Anthony Rizzo‘s move to the National League Central couldn’t have been any better for his production. Yes, I may be getting ahead of myself, but the NL Central is basically the anti-NL West. His trade to Chicago will allow him to hit in a much more accommodating division. Consider this, Rizzo will play 81 games in Wrigley plus an additional 30+ games against other NL Central teams.
Unlike the offense-suppresive confines of San Diego, the friendly confines of Wrigley Field should be a welcome change. Rizzo will have a lot going for him in Chicago. His offense should benefit, he won’t have as much competition at first base, and many of his games will be day games (more on that in a bit).
Let’s first take a look at the park factors for the NL Central and the NL West. The average park factor for home runs, hits, and runs in the NL Central respectively are 1.016, 0.989, and 1.002. The average park factor for home runs, hits, and runs in the NL West are 0.965, 1.003, and 0.997. So, in every category besides hits, the NL Central has a more favorable park factor.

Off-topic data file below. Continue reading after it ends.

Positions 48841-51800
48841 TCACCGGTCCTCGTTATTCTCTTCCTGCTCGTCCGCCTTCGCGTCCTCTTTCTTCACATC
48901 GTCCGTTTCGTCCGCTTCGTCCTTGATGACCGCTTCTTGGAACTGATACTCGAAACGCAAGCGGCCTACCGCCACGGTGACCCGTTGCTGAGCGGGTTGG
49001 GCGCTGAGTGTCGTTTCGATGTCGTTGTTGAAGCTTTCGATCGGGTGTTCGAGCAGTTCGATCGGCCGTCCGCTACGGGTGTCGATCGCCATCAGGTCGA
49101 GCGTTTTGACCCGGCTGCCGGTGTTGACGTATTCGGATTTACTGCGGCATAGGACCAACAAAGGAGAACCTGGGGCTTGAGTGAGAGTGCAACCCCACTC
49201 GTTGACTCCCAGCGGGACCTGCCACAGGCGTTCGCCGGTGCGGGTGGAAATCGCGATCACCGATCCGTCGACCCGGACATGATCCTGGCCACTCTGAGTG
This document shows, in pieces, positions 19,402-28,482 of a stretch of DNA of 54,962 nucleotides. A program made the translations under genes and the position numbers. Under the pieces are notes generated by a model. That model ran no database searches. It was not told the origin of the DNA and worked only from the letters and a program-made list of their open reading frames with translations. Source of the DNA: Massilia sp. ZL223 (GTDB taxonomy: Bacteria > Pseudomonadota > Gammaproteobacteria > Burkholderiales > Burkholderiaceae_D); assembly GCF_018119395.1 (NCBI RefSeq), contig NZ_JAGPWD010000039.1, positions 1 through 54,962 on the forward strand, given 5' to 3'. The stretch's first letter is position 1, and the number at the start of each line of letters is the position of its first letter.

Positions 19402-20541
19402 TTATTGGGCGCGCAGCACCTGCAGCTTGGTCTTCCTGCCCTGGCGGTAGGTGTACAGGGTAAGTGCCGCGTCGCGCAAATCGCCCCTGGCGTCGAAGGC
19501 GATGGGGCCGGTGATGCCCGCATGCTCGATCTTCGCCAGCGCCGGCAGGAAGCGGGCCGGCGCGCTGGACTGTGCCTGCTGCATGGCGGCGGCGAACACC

In addition to the park factors, Rizzo has proven to be a dead-pull hitter so far in his short career. He only had three hits to the opposite field. Wrigley Field should provide an advantage in that category with its short 353 right field dimensions and 368 right-center dimensions.
Finally, Rizzo will see more than his fair share of day games while playing in Chicago. While his daytime batting average (.130) was worse than his night batting average, his daytime BAbip was 18 points higher than his nighttime average (.220). Now don’t get me wrong, .220 is not something to be proud of, but 18 points higher in the day seems to indicate he hits the ball harder during the daylight hours.
In all, Anthony Rizzo should benefit in Chicago. He will be given much more of an opportunity to shine. He will be playing for the people who believed in him enough to draft him. Chicago could mean big things for Rizzo, but he will be missed in San Diego. His struggles didn’t really ever take away the glow Padres fans had about him. While he will not be in a Padres uniform, I’ll still be rooting for him – except when the Cubs play the Padres.